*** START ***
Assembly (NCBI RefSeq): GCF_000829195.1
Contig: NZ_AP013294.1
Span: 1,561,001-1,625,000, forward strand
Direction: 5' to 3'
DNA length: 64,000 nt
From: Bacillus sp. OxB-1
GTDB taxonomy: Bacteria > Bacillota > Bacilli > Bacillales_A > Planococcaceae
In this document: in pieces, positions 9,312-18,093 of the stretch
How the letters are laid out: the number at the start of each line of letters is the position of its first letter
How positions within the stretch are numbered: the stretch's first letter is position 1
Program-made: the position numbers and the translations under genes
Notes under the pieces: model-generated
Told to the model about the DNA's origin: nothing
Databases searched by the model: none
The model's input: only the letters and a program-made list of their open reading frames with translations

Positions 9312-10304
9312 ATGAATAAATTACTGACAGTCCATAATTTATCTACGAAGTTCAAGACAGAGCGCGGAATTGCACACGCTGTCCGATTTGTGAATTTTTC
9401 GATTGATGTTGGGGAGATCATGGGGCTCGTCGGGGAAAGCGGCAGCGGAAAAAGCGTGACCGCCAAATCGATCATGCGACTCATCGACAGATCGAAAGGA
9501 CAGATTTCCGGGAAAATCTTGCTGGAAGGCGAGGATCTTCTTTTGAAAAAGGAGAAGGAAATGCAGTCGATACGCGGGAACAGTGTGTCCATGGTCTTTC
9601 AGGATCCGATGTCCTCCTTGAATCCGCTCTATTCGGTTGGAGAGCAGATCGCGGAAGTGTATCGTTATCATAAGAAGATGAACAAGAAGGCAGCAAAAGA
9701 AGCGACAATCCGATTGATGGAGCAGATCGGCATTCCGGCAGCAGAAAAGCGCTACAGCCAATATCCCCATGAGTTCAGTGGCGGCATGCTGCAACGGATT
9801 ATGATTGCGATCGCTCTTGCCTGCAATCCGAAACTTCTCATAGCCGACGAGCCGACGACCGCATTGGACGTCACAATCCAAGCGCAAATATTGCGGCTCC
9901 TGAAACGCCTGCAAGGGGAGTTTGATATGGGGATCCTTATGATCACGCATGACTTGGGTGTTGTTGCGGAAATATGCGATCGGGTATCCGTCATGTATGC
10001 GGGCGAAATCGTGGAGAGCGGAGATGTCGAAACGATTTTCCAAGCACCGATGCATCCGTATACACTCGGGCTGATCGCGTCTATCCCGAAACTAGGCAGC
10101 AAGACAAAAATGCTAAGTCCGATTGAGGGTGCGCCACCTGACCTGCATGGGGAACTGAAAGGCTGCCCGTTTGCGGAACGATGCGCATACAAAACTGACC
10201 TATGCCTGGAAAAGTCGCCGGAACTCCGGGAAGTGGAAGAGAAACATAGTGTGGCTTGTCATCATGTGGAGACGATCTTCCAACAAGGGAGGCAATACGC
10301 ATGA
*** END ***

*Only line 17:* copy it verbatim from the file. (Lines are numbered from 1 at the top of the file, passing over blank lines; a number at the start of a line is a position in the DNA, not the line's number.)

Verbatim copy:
9312 ATGAATAAATTACTGACAGTCCATAATTTATCTACGAAGTTCAAGACAGAGCGCGGAATTGCACACGCTGTCCGATTTGTGAATTTTTC